Telling the Story of Colorado Innovation, from Molecules to the Moon
Great communities deserve great journalism.
It’s one of the most important lessons I’ve learned in my career. And even with all the drama surrounding the media’s alleged decline, even with all the fretting over what will—or won’t—replace it, that truth remains.
Why? Because there are too many great stories that need to be told, and there are so many important stories people need to hear.
It could be the uplifting tale of an underdog’s surprise triumph, a juicy investigation of misbehaving politicians, or the heartbreaking story of a tragic murder.
I spent the early years of my career as a reporter telling those stories. But, as I’ve learned over the past few years as a business reporter, many of the most important stories come from the business pages. Fortunately, they often are stories people want to hear, as they start or run businesses or pursue careers. Many are happening right here, in and around Boulder and Denver.
If you’re reading Xconomy Boulder/Denver and are from either city or one of their neighbors, you probably know a bit about this already. But if you’re not from here and haven’t heard about what’s going on in Colorado, you should pay more attention to those cities you pass through on your way to the slopes or trails.
The reason why is that there is an amazing number of great stories about people, businesses, technology, and communities.
They’re about entrepreneurs that try to change the world, startups that want to revolutionize industries, and investors that seek ways to contribute to companies that last. They’re also about researchers toiling in labs, teachers mentoring students, and academics and the business community embracing each other.
Refreshingly, most of these stories are success stories. And many of them came about despite local innovators facing tough competition from around the world—and some of the hardest economic conditions seen in generations.
Some of those stories are being told in the nation’s leading newspapers, tech blogs, and cable news channels. Reporters have done a good job with those stories, but there are so many more they’re missing.
Like the story of the Sierra Nevada Corp., which is building a spaceship in an industrial park in Louisville, a small city outside of Boulder. The project, named the Dream Chaser, would fill in the gap created when NASA retired the Space Shuttle. It could help the U.S. retake the lead in the space race and be used by private companies for for-profit missions.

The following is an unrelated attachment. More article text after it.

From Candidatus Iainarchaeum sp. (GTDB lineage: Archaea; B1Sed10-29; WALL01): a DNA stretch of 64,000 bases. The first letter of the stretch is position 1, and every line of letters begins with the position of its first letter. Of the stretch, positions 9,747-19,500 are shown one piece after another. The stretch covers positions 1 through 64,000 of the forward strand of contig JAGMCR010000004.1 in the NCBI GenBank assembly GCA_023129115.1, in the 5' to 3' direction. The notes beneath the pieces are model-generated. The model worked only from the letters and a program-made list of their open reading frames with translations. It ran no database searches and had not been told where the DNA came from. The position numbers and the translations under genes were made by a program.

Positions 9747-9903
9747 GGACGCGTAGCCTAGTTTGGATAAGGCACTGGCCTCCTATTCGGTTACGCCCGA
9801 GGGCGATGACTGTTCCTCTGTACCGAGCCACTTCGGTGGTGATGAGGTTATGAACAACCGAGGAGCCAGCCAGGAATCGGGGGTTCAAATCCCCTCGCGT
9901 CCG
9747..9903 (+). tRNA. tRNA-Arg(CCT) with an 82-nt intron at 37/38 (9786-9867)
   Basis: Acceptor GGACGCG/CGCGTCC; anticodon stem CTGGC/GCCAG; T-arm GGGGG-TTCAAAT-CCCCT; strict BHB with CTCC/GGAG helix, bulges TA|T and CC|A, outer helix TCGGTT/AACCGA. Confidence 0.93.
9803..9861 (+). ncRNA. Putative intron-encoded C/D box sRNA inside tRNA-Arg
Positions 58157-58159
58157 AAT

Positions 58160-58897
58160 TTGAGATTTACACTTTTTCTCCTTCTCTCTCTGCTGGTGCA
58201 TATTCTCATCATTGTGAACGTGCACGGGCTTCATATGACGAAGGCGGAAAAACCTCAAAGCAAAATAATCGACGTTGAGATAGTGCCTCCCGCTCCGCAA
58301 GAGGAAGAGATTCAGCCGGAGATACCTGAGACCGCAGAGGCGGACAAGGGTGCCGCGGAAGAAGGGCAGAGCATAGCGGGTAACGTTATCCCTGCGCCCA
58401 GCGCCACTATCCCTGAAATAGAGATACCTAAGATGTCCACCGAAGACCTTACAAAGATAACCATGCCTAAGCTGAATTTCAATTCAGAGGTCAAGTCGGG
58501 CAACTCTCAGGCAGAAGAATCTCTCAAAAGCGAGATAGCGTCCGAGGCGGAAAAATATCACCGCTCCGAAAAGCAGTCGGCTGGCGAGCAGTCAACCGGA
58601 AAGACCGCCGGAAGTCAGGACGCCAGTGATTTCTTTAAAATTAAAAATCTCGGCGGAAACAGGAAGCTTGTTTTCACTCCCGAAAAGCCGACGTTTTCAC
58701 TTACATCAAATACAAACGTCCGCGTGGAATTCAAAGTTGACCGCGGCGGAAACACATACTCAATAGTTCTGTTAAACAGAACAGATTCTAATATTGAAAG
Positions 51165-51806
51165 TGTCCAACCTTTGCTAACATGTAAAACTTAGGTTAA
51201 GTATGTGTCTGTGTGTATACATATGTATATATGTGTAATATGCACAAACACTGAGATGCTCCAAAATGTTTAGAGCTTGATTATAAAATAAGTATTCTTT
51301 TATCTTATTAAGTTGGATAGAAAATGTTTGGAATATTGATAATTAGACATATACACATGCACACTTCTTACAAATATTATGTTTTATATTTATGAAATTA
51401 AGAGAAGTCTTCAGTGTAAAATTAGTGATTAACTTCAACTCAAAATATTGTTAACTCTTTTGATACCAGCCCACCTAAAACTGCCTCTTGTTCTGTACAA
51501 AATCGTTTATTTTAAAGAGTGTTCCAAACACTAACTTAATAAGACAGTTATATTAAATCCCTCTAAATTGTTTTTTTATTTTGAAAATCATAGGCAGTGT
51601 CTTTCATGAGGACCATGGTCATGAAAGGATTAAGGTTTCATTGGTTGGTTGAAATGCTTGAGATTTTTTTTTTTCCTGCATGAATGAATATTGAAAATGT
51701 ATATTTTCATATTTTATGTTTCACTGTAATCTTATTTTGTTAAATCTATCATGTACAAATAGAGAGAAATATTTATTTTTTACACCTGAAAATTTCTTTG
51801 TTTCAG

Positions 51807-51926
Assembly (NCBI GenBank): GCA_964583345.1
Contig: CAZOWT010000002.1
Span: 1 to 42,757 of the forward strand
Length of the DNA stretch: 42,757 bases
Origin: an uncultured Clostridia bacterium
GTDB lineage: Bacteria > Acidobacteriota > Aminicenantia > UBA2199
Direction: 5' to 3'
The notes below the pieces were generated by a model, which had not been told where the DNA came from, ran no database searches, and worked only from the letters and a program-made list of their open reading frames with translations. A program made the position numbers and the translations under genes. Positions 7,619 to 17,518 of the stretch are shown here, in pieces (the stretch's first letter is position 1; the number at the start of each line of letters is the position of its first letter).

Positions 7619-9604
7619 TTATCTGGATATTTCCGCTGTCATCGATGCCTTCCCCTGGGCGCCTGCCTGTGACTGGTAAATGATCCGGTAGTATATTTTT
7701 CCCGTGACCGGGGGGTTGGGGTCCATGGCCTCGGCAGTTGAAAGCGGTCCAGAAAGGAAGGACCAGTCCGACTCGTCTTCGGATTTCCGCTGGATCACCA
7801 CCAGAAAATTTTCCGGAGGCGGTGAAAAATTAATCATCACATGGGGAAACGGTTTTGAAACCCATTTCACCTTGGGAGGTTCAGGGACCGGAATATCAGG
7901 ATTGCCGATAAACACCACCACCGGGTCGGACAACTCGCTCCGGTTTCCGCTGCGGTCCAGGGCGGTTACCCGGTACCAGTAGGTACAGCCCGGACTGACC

But the dream doesn’t stop there. Together with partners at the United Launch Alliance, a rocket developer based south of Denver in the city of Centennial—and some ambitious former NASA executives and scientists—SNC’s work could make Colorado the home of the commercial human spaceflight industry.
They’re also missing the ways life science researchers in Boulder and Aurora are trying to invigorate the area’s biotech industry by creating new ways for academics and emerging biotech companies to collaborate. Nobel Prize-winner Tom Cech leads one of the efforts, the University of Colorado BioFrontiers Institute. Cech returned to Boulder after almost a decade in charge of the Howard Hughes Medical Institute, and along with groundbreaking work on how chromosomes work, Cech’s group is trying to break down the boundaries that have long separated scientists, engineers, and entrepreneurs.
Another thing you might not know: Cech is one of the five Nobel Laureates affiliated with the University of Colorado. Collectively, they have shown that RNA is a biocatalyst, created the Bose-Einstein condensate, created laser-based precision spectroscopy, and started laying the groundwork for quantum computing. Not bad for a party school, huh?
There are more stories, in industries like robotics and energy, and disciplines like earth and atmospheric sciences, that even few locals seem to know.
Finally, there are the software startups, entrepreneurs, and venture capitalists that are making Boulder a model for entrepreneurial communities around the world. Xconomy will have plenty about the startup community and companies emerging from TechStars, the famed startup accelerator that graduated its first class in 2007. As we launch, you can read about Denver’s attempt to build its own startup community using what it has learned from Boulder, which is the subject of our first feature article.
Those are some of the great stories coming from our great communities—but what about the great journalism?
Xconomy’s ambition is to provide just that. By launching a bureau covering Boulder, Denver, and Colorado, we want to embed ourselves in the communities and tell stories no one else has told. We believe our vantage point will let us take a deeper look at what’s going on, and we also will try to build connections with the people that make these communities unique, innovative, and special. Ultimately, our goal is not just to tell great stories, but to make the story of our new home greater.